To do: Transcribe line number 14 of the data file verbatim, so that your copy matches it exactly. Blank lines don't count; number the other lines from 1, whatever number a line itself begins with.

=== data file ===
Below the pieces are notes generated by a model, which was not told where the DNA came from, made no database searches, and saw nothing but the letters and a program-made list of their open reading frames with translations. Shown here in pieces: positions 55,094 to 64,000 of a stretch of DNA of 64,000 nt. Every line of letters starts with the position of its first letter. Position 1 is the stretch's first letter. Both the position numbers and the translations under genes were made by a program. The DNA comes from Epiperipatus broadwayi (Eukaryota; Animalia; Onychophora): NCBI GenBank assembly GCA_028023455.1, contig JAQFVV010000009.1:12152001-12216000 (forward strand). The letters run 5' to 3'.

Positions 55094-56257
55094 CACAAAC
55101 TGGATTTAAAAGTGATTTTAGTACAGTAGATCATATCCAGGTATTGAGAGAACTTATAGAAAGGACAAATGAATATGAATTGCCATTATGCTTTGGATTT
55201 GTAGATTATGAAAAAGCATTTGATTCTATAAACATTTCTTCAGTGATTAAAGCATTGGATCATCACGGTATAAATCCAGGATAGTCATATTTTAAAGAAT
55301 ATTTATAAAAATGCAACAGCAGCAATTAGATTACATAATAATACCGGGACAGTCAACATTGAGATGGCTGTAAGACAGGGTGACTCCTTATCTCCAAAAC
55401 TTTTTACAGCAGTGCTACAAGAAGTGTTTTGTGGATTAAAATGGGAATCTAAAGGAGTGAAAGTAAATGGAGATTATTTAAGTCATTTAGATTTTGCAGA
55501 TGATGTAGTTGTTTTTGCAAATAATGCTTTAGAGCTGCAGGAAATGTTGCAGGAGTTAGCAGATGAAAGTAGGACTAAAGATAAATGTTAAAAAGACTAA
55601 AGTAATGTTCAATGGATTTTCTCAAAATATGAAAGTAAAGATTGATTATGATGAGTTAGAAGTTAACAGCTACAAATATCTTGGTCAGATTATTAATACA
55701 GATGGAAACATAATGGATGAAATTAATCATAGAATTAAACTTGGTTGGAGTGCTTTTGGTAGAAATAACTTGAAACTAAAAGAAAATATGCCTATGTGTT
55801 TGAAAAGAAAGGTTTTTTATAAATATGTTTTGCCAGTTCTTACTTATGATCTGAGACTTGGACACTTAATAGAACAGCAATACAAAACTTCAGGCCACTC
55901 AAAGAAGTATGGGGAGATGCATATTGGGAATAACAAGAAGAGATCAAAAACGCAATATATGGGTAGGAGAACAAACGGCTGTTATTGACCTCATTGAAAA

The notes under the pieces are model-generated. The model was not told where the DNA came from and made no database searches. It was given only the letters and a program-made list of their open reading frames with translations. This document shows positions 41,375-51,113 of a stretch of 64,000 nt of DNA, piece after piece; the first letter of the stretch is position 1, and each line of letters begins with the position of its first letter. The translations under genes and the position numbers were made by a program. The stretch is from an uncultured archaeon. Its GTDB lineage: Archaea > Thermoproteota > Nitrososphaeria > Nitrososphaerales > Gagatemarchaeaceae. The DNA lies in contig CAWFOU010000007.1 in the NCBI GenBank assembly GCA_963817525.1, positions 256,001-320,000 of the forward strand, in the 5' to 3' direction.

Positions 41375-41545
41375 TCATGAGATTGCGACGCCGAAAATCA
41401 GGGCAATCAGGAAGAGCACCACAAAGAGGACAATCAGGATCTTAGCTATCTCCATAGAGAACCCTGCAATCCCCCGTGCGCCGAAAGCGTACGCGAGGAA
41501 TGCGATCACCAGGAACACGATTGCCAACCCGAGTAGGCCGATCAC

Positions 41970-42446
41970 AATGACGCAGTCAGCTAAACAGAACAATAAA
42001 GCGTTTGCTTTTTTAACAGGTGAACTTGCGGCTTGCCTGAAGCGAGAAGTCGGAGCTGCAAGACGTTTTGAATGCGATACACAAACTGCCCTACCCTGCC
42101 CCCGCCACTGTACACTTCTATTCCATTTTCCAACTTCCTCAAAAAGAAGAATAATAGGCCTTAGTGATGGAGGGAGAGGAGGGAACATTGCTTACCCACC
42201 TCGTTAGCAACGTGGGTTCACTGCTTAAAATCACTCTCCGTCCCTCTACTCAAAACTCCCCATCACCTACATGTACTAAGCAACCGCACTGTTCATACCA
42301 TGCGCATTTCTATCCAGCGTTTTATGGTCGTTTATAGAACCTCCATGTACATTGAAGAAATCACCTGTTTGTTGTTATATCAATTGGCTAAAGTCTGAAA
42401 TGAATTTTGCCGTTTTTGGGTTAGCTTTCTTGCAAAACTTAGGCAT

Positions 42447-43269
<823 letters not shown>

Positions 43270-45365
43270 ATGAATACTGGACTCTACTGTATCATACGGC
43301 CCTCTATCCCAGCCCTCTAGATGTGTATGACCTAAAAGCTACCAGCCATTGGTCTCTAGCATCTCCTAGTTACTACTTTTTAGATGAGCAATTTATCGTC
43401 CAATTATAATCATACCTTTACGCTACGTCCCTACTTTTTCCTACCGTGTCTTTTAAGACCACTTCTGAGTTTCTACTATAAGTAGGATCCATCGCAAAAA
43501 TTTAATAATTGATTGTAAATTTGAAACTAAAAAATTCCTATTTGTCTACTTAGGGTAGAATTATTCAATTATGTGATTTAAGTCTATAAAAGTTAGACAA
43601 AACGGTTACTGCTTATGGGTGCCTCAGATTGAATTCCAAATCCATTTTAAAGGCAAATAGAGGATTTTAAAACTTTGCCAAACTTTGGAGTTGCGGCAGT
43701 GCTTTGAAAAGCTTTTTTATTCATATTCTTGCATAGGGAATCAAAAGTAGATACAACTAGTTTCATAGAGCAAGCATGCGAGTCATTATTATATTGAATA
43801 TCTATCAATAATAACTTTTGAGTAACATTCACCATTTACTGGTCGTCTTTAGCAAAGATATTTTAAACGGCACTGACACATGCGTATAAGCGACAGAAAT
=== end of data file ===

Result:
Positions 41375-41545